While funding retirement is a financial goal like any other, when you approach retirement or are already in retirement, there are a number of specific questions we address in planning. Some of the key questions are as follows:
How much can I spend—establishing a realistic budget is one of the most important steps. Typically, we use pre-retirement spending as a baseline and then adjust those expenses we know will change in retirement. If spending appears to be too high, we work with you to find a plan designed to weather the inevitable ups and downs of the market.
How do I fund my expenses from my investments—in retirement, your income will most likely come from a combination of social security income, withdrawals from your portfolio and—in some cases—a pension. We work with you to design a portfolio withdrawal strategy that is tax efficient and—if it is important to you—allows you to pass assets to your heirs in a tax efficient manner as well. Lastly, for clients that work with us on an ongoing basis, we handle the mechanics of funding your needs from your portfolio.
How should I invest—for most clients, a shift to retirement also means moving to a more stable portfolio for two reasons. First, it can be disconcerting to see one of your primary sources of income in retirement—your portfolio—change rapidly. Second, less volatility in a portfolio can actually improve the likelihood that you won’t outlive your assets. Nevertheless, your planning is specific to your needs and financial situation, and one of the key questions we answer is what your optimal investment approach is for retirement.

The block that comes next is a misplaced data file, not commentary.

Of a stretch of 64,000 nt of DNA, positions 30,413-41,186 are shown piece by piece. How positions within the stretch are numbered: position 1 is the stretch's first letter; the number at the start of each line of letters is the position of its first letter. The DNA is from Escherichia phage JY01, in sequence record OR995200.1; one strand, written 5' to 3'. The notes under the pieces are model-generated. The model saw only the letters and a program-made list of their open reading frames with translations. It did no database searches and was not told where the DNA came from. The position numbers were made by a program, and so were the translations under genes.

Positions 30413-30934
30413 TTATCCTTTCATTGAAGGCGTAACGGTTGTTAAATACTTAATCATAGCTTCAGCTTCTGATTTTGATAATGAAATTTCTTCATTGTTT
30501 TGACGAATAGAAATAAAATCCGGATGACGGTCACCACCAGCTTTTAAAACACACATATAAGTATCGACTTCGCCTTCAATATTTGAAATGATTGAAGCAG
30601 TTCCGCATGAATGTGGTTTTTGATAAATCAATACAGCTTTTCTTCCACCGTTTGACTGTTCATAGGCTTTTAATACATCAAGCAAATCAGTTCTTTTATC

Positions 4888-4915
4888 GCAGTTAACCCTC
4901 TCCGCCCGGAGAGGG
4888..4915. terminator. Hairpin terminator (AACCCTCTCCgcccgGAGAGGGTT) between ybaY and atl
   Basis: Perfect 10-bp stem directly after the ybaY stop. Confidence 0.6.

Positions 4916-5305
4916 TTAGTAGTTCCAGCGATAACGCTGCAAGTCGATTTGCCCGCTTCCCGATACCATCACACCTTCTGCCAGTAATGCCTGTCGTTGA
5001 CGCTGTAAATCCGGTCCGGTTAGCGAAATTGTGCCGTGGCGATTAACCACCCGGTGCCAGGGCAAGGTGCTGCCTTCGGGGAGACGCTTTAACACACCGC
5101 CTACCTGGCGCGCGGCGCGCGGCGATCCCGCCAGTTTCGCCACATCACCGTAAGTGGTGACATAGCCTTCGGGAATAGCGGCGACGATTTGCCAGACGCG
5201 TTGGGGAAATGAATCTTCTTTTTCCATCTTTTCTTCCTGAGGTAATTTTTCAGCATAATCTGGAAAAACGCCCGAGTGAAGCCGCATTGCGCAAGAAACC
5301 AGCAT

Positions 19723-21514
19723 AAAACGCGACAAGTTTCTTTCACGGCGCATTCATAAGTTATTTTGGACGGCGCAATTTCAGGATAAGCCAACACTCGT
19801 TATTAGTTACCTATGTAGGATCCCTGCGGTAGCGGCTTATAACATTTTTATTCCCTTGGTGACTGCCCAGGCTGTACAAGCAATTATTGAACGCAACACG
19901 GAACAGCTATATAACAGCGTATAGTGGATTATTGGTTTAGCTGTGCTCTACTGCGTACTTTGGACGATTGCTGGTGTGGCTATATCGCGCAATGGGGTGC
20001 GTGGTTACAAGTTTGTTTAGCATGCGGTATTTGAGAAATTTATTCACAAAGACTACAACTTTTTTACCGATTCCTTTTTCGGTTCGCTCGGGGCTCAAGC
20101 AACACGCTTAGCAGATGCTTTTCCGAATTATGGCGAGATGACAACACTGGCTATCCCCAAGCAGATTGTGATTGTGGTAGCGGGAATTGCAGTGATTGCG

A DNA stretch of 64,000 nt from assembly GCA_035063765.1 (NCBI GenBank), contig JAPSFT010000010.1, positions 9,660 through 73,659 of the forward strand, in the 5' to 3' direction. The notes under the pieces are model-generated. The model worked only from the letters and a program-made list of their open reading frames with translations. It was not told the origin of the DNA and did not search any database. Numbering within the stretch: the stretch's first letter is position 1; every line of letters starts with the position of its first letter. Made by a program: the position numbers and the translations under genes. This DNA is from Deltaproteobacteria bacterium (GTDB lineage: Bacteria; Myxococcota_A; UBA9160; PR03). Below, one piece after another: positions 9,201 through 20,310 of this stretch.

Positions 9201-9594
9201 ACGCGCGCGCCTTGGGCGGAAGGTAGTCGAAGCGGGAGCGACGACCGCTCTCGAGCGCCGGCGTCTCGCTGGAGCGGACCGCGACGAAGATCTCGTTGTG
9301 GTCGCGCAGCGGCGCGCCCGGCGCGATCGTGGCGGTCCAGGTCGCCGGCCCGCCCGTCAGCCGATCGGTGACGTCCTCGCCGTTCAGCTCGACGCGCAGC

When should I begin taking social security—while it is possible to begin taking social security at age 62, that often isn’t the best option. Taking social security early reduces your payout and if you live a long life, it can result in a substantial reduction in the total social security benefits you earn over your lifetime. Furthermore, if you delay taking social security at full retirement age (typically 66 or 67), you earn delayed credits. The bottom line is that when you choose to begin drawing social security can have a big impact—positive or negative—on your plan, so we focus carefully on that question.
What Medicare options should I choose—choosing between traditional Medicare and Medicare Advantage plans and deciding what sort of supplemental coverage you might need are all questions we consider. Medical expenses are one of the biggest categories of spending in retirement, so choosing the best coverage for you is key.
What are my pension options—pensions are, unfortunately, not as common as they once were, but we do work with Federal Government employees and teachers who have active pension plans. Further, many clients do have plans which employers are no longer actively funding, but do provide benefits to long-time employees. A few critical decisions to make when it comes to pensions are whether to take the pension as a lump sum or annuity, when to begin drawing the pension and what survivor option to choose if you are married.
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I’ve written about retirement income planning before, and at first glance it should be pretty simple. The idea of figuring out what expenses you’ll have and then lining up your sources of income and funds seems straightforward. In many instances though, it’s not, and...